SELF-DISCLOSURE OF SEXUAL ORIENTATION BY SOCIAL WORKERS WITH CLIENTS
On my first placement for my Masters in Social Work I was instructed to hide my (gay) sexual orientation, and if asked, deny it, because clients might not want to work with me if they knew, and because self-disclosure was unprofessional and potentially dangerous. Although this struck me as wrong on a number of levels, trying to articulate a coherent response was surprisingly difficult. I had never really thought about the issue before. Having taken it for granted that I could be out in my personal as well as my professional life, I'd never had to justify it.
As a student, I had to write an essay on reflective practice for my course, and I chose to reflect on this experience so that I could try and work out my position on the issue of self-disclosure, especially regarding sexual orientation. Perhaps not surprisingly, there’s not much written about it, and in my search I got some negative reactions from people when I raised the subject, which led me to believe that the attitude I had experienced might not be uncommon.
I chose to explore the issue further in my Masters dissertation. Was my experience a one-off, or are views about the undesirability of self-disclosure of Lesbian and Gay, compared to Straight, sexual orientation common among social workers? And if so, why?
Self-disclosure refers to sharing information with others about the personal rather than the professional self (Zur, 2011). The issue is contentious, with some social workers, health professionals, teachers, counsellors and therapists believing that self-disclosure can be beneficial and helpful for both clients and practitioners, while others believe it can be detrimental and should be avoided.
Deliberate, conscious self-disclosure may help to demonstrate empathy, build trust, and encourage clients to share their experiences. But disclosure may also be unconscious and unavoidable, because of the colour of our skin, our gender, and whether we are known in the communities where we work. Often we don’t think about the things we disclose, because they are ordinary, everyday things that we don’t consider to be private.
Research suggests that Lesbian and Gay people may feel pressured to conceal their sexual orientation in ways that heterosexual people generally are not. The cognitive dissonance this creates may lead to stress and unhappiness in the workplace, potentially impacting on performance. While there may be increasing legal equality and protection for people of different sexual orientations, inequitable attitudes, beliefs and assumptions may still persist.
The study was inspired by the experiences of the researcher while undertaking social work training.
AIM & METHOD
The study aimed to explore whether social workers felt that disclosure of Lesbian or Gay sexual orientation is seen as less acceptable than disclosure of Straight sexual orientation.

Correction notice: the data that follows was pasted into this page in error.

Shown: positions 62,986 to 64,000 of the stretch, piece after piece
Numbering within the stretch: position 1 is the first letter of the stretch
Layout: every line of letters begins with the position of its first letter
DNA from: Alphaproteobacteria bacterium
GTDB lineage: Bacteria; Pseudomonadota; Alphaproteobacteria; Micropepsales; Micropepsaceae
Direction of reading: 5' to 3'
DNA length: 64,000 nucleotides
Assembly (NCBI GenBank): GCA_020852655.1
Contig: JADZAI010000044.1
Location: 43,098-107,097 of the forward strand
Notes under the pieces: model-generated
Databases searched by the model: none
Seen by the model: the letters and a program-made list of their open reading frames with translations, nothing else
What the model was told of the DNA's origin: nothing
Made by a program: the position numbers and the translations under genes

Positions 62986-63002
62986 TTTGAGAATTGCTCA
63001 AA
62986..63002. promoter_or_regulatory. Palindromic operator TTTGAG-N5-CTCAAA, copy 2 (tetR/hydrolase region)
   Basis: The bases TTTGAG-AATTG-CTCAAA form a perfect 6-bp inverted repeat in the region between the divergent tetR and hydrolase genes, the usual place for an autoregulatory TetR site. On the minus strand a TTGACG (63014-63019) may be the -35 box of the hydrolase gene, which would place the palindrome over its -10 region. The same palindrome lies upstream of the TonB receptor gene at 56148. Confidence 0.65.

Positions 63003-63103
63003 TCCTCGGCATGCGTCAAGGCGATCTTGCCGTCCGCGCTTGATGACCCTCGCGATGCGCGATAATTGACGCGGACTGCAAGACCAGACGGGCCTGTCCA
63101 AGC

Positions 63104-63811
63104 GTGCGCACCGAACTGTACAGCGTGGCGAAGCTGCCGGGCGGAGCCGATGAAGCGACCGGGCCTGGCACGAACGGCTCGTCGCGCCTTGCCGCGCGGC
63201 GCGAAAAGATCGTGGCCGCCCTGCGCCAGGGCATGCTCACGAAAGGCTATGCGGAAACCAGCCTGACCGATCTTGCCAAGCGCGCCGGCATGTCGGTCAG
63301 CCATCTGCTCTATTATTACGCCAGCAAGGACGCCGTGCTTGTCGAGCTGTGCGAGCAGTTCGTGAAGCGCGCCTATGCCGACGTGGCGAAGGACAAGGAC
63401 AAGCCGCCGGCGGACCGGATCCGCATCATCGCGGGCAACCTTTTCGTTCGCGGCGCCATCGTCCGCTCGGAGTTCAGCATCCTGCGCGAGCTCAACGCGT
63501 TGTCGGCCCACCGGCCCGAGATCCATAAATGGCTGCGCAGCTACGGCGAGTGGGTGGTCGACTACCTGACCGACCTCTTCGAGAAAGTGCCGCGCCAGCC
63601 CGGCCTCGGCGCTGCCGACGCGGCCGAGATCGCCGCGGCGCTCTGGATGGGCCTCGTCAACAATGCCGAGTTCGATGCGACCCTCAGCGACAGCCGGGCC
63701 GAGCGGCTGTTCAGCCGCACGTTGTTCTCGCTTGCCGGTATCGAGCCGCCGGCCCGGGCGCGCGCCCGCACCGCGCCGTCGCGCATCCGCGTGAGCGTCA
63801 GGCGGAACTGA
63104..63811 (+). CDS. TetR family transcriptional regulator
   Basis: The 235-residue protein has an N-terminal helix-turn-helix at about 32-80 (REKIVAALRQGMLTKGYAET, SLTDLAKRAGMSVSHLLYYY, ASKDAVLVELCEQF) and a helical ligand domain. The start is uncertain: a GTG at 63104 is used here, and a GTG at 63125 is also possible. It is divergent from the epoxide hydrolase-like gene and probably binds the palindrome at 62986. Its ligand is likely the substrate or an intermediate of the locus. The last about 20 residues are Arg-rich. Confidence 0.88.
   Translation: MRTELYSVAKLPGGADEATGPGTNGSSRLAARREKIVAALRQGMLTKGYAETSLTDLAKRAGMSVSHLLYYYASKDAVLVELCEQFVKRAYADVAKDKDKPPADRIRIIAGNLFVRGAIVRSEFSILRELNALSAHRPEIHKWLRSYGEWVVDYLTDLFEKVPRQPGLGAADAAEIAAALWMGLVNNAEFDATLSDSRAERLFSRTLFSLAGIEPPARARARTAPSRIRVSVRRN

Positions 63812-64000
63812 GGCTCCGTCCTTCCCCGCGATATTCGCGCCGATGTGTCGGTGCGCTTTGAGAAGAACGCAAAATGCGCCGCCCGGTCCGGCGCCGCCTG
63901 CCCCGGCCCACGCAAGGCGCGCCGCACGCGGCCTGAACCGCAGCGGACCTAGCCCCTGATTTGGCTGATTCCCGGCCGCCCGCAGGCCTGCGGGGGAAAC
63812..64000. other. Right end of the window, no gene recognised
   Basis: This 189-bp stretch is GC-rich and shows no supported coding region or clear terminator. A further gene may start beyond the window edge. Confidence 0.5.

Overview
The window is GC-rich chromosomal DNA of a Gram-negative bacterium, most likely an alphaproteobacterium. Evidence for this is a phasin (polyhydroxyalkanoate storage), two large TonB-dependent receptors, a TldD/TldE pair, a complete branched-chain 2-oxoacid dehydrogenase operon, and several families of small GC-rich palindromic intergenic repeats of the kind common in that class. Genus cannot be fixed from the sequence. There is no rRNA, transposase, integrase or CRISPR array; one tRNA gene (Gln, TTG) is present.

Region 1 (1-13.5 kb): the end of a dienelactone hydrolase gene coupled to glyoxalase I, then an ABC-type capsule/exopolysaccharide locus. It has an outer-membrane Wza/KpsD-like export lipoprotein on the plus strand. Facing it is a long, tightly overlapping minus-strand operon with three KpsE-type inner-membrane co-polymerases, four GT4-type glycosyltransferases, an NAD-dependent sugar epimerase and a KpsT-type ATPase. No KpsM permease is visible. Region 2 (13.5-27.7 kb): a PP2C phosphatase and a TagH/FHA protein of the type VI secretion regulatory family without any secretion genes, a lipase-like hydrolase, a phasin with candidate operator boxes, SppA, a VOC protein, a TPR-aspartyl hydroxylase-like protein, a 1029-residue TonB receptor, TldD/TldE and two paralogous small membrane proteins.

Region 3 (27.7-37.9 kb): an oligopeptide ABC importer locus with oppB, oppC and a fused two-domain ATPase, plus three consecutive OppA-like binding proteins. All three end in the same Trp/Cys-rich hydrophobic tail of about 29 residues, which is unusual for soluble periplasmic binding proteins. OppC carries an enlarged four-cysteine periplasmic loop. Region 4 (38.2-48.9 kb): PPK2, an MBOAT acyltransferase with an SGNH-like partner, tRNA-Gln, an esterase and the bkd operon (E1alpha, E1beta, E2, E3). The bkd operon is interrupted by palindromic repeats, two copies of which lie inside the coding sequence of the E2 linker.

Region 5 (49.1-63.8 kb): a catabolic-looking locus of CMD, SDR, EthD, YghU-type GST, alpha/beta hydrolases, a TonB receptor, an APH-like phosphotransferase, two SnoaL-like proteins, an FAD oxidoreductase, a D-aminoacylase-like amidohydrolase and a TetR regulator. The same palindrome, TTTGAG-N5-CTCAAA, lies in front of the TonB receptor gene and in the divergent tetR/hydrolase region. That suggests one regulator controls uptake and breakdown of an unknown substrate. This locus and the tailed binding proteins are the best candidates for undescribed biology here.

A cross-sectional on-line survey of social workers was undertaken nationally and promoted in three local authorities. Participants were asked to rate different scenarios according to how acceptable they felt it was for practitioners to disclose different types of information about themselves to clients. Two in-depth interviews were conducted with participants with polarised views about self-disclosure of sexual orientation by social workers. Quantitative and qualitative analyses were undertaken on the responses.
In February 2013 the survey was promoted nationally through Community Care on-line magazine (no longer available online).
232 social workers responded to the survey. Respondents indicated that it was acceptable, normal, and everyday to disclose heterosexuality more often than they did for Lesbian and Gay sexual orientation, which was more often viewed as private information.
CONCLUSION AND RECOMMENDATIONS
Concern for worker safety did not fully account for the difference in responses, since comparative scenarios also containing potential danger to the worker did not elicit similar responses. Whether the disclosure was worker-initiated (proactive) or made in response to a client’s direct question (reactive) did not appear to account for the differences either. Non-disclosure may perpetuate structural oppression by failing to challenge discrimination, in contrast to core social work values (Health and Care Professions Council, British Association of Social Workers). Greater awareness of heterosexism and sexual orientation is needed in social work training and practice settings. There should be greater consideration of self-disclosure in social work education to equip practitioners to make decisions about disclosure from an educated and informed position. Less emphasis should be placed on avoiding self-disclosure and greater emphasis should be placed on managing self-disclosure.
In July 2013 an article was published in Community Care on-line magazine to distribute the findings (no longer available online).
Many thanks to Andy McNicoll at Community Care for running the article; to everyone who took the time to fill in the survey; and to everyone who took such an interest in the research, including Dr Martin Webber at the University of York for his supervision and support, and Matt Cornock at the University of York for his help and advice with IT. Special thanks to the two people who agreed to be interviewed.